Posted in Commentary, Lessons Learned

No, I wasn’t smoking pot when I wrote this

So I’m in the kitchen the other day, making myself an egg salad sandwich out of hard-boiled eggs I made Easter morning.  (They’re not officially “Easter eggs,” because they were as white as they were when they came out of the chicken.)  And as I’m prone to when I’m cooking, I started pondering the mysteries of the universe, which is why I burn so much toast (and other things).

The mystery du jour was the entire concept of “egg salad,” which led to the question, “What exactly IS a salad?”  I mean, in addition to egg salad, there’s green salad, and jello salad, and ambrosia salad, and ham salad, and chicken salad, and tuna salad, and fruit salad, Caprese salad, potato salad, so many salads that at this point that the word “salad” has lost all meaning for me on the page here, and so many of them have nothing in common with the rest of them.  How in the world can they all be salads?  What makes a salad?

Is it dressing?  Fruit salad usually doesn’t have dressing.  Neither does jello salad.  I guess Miracle Whip is technically a salad dressing, but I’ve never once in my life put it on a green salad, which is kind of my standard for salad.  Sometimes balsamic vinaigrette is a dressing, and sometimes it’s a merely a condiment or a garnish.  It can’t be dressing…dressing is too ambivalent itself about what it is to be the defining factor in a salad.

Is it the inclusion of at least one fruit or vegetable?  That covers a lot of salads, and many people include celery, walnuts, and apples in chicken salad.   But my recipes for tuna and egg salad don’t have either.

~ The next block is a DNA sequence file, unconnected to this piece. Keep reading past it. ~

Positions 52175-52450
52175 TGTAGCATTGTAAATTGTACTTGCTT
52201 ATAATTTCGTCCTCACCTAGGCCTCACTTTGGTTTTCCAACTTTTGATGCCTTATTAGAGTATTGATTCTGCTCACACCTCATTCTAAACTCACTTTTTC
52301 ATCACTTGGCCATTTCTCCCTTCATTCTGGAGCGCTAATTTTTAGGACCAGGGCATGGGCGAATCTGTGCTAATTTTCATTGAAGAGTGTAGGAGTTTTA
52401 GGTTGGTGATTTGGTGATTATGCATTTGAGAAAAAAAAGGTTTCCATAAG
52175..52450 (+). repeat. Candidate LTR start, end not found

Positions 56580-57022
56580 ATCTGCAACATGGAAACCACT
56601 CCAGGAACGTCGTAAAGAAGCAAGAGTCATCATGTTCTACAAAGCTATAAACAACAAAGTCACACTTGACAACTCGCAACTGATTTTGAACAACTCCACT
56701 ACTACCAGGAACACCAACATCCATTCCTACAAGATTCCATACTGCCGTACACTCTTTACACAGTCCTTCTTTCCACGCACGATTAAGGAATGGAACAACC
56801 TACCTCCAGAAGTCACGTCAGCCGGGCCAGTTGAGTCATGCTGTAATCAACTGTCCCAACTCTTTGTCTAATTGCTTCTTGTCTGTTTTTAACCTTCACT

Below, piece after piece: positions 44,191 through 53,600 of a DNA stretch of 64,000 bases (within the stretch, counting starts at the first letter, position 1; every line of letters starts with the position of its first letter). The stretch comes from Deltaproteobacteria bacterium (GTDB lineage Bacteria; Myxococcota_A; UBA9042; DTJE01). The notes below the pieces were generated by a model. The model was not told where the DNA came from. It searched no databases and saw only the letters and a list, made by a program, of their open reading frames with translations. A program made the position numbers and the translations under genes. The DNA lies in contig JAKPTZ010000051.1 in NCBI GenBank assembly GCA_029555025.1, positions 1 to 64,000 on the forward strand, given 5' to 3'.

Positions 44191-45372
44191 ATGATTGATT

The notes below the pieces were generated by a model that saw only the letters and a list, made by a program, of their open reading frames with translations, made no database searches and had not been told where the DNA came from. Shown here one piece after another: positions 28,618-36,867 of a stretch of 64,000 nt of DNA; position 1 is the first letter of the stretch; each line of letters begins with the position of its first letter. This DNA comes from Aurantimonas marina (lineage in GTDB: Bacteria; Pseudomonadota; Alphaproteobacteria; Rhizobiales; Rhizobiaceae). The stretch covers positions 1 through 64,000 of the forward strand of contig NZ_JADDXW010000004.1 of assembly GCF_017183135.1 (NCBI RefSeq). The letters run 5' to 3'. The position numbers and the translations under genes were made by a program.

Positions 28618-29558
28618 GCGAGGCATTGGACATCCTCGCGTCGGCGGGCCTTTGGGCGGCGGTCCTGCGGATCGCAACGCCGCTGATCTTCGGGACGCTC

Is “salad” merely a catchall term for any melange of random things that isn’t a casserole, or a trifle, or some other accepted name?  Are salads and casseroles fundamentally the same thing, different only in serving temperature?  Potato salad is cold, but German potato salad is usually served warm.  Does that make it a salad, or a casserole?  Or some unholy hybrid we probably should never mention again?  Why is cole slaw a salad, but sauerkraut not?

We take these things for granted, name them without any consideration of the fact that words mean things, when in fact “salad” may not mean anything concrete that we can run with without fear of equivocation.  Because the truth is, a Cobb salad and ambrosia salad are in no way related, despite sharing a family name.

Seriously, what constitutes a salad?  Do you know?



I've been doing some form of creative writing since 9th grade, and have been a blogger since 2003. Like most bloggers, I've quit blogging multiple times. But the words always come back, asking to be written down, and they pester me if I don't. So here we are. Thanks for reading.

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